&\ge \sum_{\text{cyc}} \frac{2ab+(a^2+b^2+c^2+ab+bc+ca)}{(a+b)^2} \\
&= \sum_{\text{cyc}} \frac{(a+b)^2+(c+a)(c+b)}{(a+b)^2} \\
&= 3 + \sum_{\text{cyc}} \frac{(c+a)(c+b)}{(a+b)^2} \\
&\ge 3 + 3\sqrt[3]{\prod_{\text{cyc}} \frac{(c+a)(c+b)}{(a+b)^2}}
= 3 + 3 = 6
\end{align*}
with the last line by AM-GM.
This completes the proof.
\pagebreak
\subsection{JMO 2011/3, proposed by Zuming Feng}
\textsl{Available online at \url{https://aops.com/community/p2254823}.}
\begin{mdframed}[style=mdpurplebox,frametitle={Problem statement}]
For a point $P = (a,a^2)$ in the coordinate plane,
let $\ell(P)$ denote the line passing through $P$ with slope $2a$.
Consider the set of triangles with vertices of the form
$P_1 = (a_1, a_1^2)$, $P_2 = (a_2, a_2^2)$, $P_3 = (a_3, a_3^2)$,
such that the intersection of the lines $\ell(P_1), \ell(P_2), \ell(P_3)$
form an equilateral triangle $\Delta$.
Find the locus of the center of $\Delta$ as $P_1P_2P_3$ ranges over all such triangles.
\end{mdframed}
The answer is the line $y = -1/4$.
I did not find this problem inspiring,
so I will not write out most of the boring calculations
since most solutions are just going to be
``use Cartesian coordinates and grind all the way through''.
The ``nice'' form of the main claim is as follows
(which is certainly overkill for the present task,
but is too good to resist including):
\begin{claim*}
[Naoki Sato]
In general, the orthocenter of $\Delta$ lies on
the directrix $y = -1/4$ of the parabola
(even if the triangle $\Delta$ is not equilateral).
\end{claim*}
\begin{proof}
By writing out the equation $y = 2a_i x - a_i^2$ for $\ell(P_i)$,
we find the vertices of the triangle are located at
\[
\left( \frac{a_1+a_2}{2}, a_1a_2 \right); \quad
\left( \frac{a_2+a_3}{2}, a_2a_3 \right); \quad
\left( \frac{a_3+a_1}{2}, a_3a_1 \right).
\]
The coordinates of the orthocenter can be checked explicitly to be
\[ H = \left( \frac{a_1 + a_2 + a_3 + 4 a_1 a_2 a_3}{2},
- \frac 14 \right). \]
An advanced synthetic proof of this fact is given at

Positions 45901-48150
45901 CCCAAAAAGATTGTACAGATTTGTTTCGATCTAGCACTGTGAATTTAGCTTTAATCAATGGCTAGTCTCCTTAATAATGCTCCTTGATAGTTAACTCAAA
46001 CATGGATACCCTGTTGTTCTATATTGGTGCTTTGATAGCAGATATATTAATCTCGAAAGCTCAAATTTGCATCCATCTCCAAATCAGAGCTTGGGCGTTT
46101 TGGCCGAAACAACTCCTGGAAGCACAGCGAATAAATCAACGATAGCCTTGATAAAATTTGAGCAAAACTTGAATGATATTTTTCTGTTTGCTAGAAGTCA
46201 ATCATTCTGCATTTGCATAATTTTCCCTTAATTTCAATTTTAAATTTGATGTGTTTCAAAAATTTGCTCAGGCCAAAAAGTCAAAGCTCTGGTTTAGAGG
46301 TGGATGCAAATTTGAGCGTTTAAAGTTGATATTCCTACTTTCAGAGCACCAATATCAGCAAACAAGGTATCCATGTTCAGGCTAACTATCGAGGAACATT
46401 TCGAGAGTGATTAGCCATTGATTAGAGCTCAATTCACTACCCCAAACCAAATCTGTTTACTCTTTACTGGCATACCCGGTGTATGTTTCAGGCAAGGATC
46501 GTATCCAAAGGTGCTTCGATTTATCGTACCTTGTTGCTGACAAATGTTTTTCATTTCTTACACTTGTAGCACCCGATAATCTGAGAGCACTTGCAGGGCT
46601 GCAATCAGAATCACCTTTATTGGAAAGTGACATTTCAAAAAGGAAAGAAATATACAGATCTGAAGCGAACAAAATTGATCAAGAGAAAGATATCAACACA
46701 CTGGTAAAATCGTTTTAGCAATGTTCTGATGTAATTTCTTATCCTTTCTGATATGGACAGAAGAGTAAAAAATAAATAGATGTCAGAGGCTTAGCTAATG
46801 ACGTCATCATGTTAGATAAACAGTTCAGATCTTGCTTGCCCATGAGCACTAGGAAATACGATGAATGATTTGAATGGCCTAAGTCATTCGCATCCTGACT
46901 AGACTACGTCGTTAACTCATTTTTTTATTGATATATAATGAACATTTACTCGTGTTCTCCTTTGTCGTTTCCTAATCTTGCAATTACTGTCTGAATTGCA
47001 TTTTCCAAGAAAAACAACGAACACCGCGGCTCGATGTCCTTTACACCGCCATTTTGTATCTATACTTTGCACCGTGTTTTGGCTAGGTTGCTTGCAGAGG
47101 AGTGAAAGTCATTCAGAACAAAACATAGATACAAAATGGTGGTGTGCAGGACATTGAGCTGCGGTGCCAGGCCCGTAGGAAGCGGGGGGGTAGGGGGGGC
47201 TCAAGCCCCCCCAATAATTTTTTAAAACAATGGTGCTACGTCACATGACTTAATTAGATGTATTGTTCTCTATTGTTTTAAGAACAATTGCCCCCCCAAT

\url{https://aops.com/community/p2255814}.
\end{proof}
This claim already shows that every point lies on $y = -1/4$.
We now turn to showing that, even when restricted to equilateral triangles,
we can achieve every point on $y = -1/4$.
In what follows $a = a_1$, $b = a_2$, $c = a_3$ for legibility.
\begin{claim*}
Lines $\ell(a)$, $\ell(b)$, $\ell(c)$
form an equilateral triangle if and only if
\begin{align*}
a+b+c &= -12abc \\
ab+bc+ca &= -\frac34.
\end{align*}
Moreover, the $x$-coordinate of the equilateral triangle is $\frac13(a+b+c)$.
\end{claim*}
\begin{proof}
The triangle is equilateral if and only if the centroid and orthocenter coincide, i.e.
\[ \left( \frac{a+b+c}{3}, \frac{ab+bc+ca}{3} \right) = G = H =
\left( \frac{a+b+c+4abc}{2}, -\frac14 \right). \]
Setting the $x$ and $y$ coordinates equal,
we derive the claimed equations.
\end{proof}
Let $\lambda$ be any real number.
We are tasked to show that
\[ P(X) = X^3 - 3\lambda \cdot X^2 - \frac34 X + \frac{\lambda}{4} \]
has three real roots (with multiplicity);
then taking those roots as $(a,b,c)$
yields a valid equilateral-triangle triple
whose $x$-coordinate is exactly $\lambda$, be the previous claim.
To prove that, pick the values
\begin{align*}
P(-\sqrt{3}/2) &= -2\lambda \\
P(0) &= \tfrac14 \lambda \\
P(\sqrt{3}/2) &= -2\lambda.
\end{align*}
The intermediate value theorem
(at least for $\lambda \neq 0$) implies that $P$
should have at least two real roots now,
and since $P$ has degree $3$, it has all real roots.
That's all.
\pagebreak
\section{Solutions to Day 2}
\subsection{JMO 2011/4, proposed by Gabriel Carroll}
\textsl{Available online at \url{https://aops.com/community/p2254808}.}
\begin{mdframed}[style=mdpurplebox,frametitle={Problem statement}]
A \emph{word} is defined as any finite string of letters.
A word is a \emph{palindrome} if it reads the same backwards and forwards.
Let a sequence of words $W_0, W_1, W_2, \dots$ be defined as follows:
$W_0 = a, W_1 = b$, and for $n \ge 2$,
$W_n$ is the word formed by writing $W_{n-2}$ followed by $W_{n-1}$.